27. Wang Y., Copenhaver G. P., Meiotic Recombination: Mixing It Up in Plants. Annu Rev Plant Biol 69, 577–609 (2018). doi: 10.1146/annurev-arplant-042817-040431 29489392

28. Neale M. J., Keeney S., Clarifying the mechanics of DNA strand exchange in meiotic recombination. Nature 442, 153–158 (2006). doi: 10.1038/nature04885 16838012

29. Sehorn M. G., Sigurdsson S., Bussen W., Unger V. M., Sung P., Human meiotic recombinase Dmc1 promotes ATP-dependent homologous DNA strand exchange. Nature 429, 433–437 (2004). doi: 10.1038/nature02563 15164066

30. Cloud V., Chan Y. L., Grubb J., Budke B., Bishop D. K., Rad51 is an accessory factor for Dmc1-mediated joint molecule formation during meiosis. Science 337, 1222–1225 (2012). doi: 10.1126/science.1219379 22955832

31. Da Ines O. et al., Meiotic recombination in Arabidopsis is catalysed by DMC1, with RAD51 playing a supporting role. PLoS genetics 9, e1003787 (2013). doi: 10.1371/journal.pgen.1003787 24086145

32. Bisig C. G. et al., Synaptonemal complex components persist at centromeres and are required for homologous centromere pairing in mouse spermatocytes. PLoS genetics 8, e1002701 (2012). doi: 10.1371/journal.pgen.1002701 22761579

33. Saito K., Siegfried K. R., Nusslein-Volhard C., Sakai N., Isolation and cytogenetic characterization of zebrafish meiotic prophase I mutants. Dev Dyn 240, 1779–1792 (2011). doi: 10.1002/dvdy.22661 21594953

34. Mahadevaiah S. K. et al., Recombinational DNA double-strand breaks in mice precede synapsis. Nat Genet 27, 271–276 (2001). doi: 10.1038/85830 11242108

35. Rodriguez-Mari A. et al., Roles of brca2 (fancd1) in oocyte nuclear architecture, gametogenesis, gonad tumors, and genome stability in zebrafish. PLoS genetics 7, e1001357 (2011). doi: 10.1371/journal.pgen.1001357 21483806

36. Shive H. R. et al., brca2 in zebrafish ovarian development, spermatogenesis, and tumorigenesis. Proc Natl Acad Sci U S A 107, 19350–19355 (2010). doi: 10.1073/pnas.1011630107 20974951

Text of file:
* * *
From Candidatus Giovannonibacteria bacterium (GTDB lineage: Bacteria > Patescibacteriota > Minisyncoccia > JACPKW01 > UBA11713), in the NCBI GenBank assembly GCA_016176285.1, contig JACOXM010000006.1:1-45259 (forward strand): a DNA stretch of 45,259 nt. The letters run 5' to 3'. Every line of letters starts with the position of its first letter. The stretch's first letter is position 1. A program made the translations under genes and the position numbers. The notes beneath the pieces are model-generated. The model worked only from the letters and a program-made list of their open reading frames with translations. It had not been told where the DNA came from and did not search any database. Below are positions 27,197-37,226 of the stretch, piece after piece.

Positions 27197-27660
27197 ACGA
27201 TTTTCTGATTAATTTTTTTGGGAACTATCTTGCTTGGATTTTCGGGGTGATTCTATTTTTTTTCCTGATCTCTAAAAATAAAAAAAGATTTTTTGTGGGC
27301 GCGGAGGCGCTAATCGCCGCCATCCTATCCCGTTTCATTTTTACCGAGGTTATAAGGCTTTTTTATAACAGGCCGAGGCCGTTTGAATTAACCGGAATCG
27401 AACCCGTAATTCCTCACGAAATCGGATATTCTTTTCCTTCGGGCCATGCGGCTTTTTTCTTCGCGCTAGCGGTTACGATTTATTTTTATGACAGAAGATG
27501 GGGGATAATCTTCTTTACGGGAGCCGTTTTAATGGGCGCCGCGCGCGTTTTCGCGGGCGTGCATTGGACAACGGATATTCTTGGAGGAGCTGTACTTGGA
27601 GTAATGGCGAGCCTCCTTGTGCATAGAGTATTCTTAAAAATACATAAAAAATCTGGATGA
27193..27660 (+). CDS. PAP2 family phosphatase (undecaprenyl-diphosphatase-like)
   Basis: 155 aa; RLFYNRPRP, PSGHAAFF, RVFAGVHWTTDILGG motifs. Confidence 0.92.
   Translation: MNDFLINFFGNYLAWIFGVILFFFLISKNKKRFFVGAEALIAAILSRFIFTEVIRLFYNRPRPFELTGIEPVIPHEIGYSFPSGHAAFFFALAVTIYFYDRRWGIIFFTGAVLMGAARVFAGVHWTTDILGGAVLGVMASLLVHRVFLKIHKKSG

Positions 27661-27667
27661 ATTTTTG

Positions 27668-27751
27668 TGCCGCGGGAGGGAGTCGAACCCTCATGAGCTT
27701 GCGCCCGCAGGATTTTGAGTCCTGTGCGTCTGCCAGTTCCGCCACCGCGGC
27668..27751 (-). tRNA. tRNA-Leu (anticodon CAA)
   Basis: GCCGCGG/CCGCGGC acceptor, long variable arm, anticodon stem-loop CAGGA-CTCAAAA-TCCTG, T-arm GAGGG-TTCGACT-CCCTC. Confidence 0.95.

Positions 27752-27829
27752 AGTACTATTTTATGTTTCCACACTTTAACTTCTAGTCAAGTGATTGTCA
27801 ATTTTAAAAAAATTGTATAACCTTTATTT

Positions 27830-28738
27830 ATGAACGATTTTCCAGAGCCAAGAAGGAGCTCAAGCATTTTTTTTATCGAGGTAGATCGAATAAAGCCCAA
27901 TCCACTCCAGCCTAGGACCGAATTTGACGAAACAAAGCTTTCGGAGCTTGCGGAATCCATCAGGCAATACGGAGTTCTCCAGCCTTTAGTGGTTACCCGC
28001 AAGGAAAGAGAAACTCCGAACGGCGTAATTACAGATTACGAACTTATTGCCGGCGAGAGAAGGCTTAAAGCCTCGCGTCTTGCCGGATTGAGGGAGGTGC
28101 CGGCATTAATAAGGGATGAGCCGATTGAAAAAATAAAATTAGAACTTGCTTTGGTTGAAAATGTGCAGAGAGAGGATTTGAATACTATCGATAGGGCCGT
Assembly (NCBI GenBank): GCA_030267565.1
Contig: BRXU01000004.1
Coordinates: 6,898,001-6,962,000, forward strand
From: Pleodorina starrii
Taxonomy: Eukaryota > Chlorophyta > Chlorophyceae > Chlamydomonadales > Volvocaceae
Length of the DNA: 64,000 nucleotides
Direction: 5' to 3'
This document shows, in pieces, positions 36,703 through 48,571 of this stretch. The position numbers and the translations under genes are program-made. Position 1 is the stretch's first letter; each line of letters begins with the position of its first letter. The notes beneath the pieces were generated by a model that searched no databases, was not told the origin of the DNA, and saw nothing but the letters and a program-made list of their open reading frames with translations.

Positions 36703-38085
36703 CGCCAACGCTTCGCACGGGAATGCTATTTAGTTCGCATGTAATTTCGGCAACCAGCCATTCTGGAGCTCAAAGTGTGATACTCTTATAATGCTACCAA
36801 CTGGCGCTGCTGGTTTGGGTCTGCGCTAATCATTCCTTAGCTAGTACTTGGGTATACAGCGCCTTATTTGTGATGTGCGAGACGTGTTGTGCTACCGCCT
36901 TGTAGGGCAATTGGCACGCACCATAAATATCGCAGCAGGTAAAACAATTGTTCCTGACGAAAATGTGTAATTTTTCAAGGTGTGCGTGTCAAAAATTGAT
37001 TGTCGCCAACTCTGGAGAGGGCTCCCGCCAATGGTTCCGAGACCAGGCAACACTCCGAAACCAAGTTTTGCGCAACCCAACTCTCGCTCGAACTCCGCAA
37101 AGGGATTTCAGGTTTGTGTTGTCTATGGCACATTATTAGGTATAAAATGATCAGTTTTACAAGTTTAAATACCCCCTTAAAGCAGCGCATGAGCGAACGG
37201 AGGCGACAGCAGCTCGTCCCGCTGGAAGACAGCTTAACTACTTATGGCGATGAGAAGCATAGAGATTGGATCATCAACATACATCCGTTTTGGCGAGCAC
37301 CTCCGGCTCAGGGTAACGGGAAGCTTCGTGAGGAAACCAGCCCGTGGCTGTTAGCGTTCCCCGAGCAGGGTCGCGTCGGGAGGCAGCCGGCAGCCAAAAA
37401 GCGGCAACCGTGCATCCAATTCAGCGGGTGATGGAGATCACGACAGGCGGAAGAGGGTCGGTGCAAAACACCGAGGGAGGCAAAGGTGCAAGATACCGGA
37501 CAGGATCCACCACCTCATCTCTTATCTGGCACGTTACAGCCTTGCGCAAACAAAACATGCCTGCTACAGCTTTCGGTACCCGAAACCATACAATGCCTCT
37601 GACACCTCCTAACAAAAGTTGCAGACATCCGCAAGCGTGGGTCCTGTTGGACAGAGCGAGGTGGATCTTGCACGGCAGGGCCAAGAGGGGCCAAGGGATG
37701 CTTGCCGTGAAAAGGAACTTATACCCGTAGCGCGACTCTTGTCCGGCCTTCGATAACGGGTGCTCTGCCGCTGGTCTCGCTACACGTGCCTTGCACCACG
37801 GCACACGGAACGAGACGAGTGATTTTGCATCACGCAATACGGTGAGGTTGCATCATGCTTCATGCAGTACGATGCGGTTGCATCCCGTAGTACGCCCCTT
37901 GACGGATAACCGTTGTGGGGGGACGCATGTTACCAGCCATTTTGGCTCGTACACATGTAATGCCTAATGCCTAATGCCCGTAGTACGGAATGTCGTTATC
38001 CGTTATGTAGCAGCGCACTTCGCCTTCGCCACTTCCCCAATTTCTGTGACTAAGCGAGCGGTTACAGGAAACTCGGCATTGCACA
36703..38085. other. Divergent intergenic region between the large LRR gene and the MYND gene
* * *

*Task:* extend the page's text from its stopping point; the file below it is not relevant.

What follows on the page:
37. Zhao W., Wiese C., Kwon Y., Hromas R., Sung P., The BRCA Tumor Suppressor Network in Chromosome Damage Repair by Homologous Recombination. Annu Rev Biochem 88, 221–245 (2019). doi: 10.1146/annurev-biochem-013118-111058 30917004

38. Sun Y., McCorvie T. J., Yates L. A., Zhang X., Structural basis of homologous recombination. Cell Mol Life Sci 77, 3–18 (2020). doi: 10.1007/s00018-019-03365-1 31748913

39. Kagawa W., Kurumizaka H., From meiosis to postmeiotic events: uncovering the molecular roles of the meiosis-specific recombinase Dmc1. FEBS J 277, 590–598 (2010). doi: 10.1111/j.1742-4658.2009.07503.x 20015079

40. Chen J. et al., Disruption of dmc1 Produces Abnormal Sperm in Medaka (Oryzias latipes). Sci Rep 6, 30912 (2016). doi: 10.1038/srep30912 27480068

41. Drummond I. A., Davidson A. J., Zebrafish kidney development. Methods Cell Biol 100, 233–260 (2010). doi: 10.1016/B978-0-12-384892-5.00009-8 21111220

42. Zhao C., Malicki J., Genetic defects of pronephric cilia in zebrafish. Mech Dev 124, 605–616 (2007). doi: 10.1016/j.mod.2007.04.004 17576052

43. Nguyen A. T. et al., An inducible kras(V12) transgenic zebrafish model for liver tumorigenesis and chemical drug screening. Disease models & mechanisms 5, 63–72 (2012).

44. Kang Y., Xie H., Zhao C., Ankrd45 Is a Novel Ankyrin Repeat Protein Required for Cell Proliferation. Genes (Basel) 10 (2019).

45. Kossack M. E., Draper B. W., Genetic regulation of sex determination and maintenance in zebrafish (Danio rerio). Curr Top Dev Biol 134, 119–149 (2019). doi: 10.1016/bs.ctdb.2019.02.004 30999973

46. Rodriguez-Mari A. et al., Sex reversal in zebrafish fancl mutants is caused by Tp53-mediated germ cell apoptosis. PLoS genetics 6, e1001034 (2010). doi: 10.1371/journal.pgen.1001034 20661450

47. Lu H. et al., Mcidas mutant mice reveal a two-step process for the specification and differentiation of multiciliated cells in mammals. Development 146 (2019).

Článek vyšel v časopise

PLOS Genetics

2020 Číslo 3
Nejčtenější tento týden
Nejčtenější v tomto čísle
Kurzy Podcasty Doporučená témata Časopisy
Zapomenuté heslo

Nemáte účet?  Registrujte se

Zapomenuté heslo

Zadejte e-mailovou adresu, se kterou jste vytvářel(a) účet, budou Vám na ni zaslány informace k nastavení nového hesla.


Nemáte účet?  Registrujte se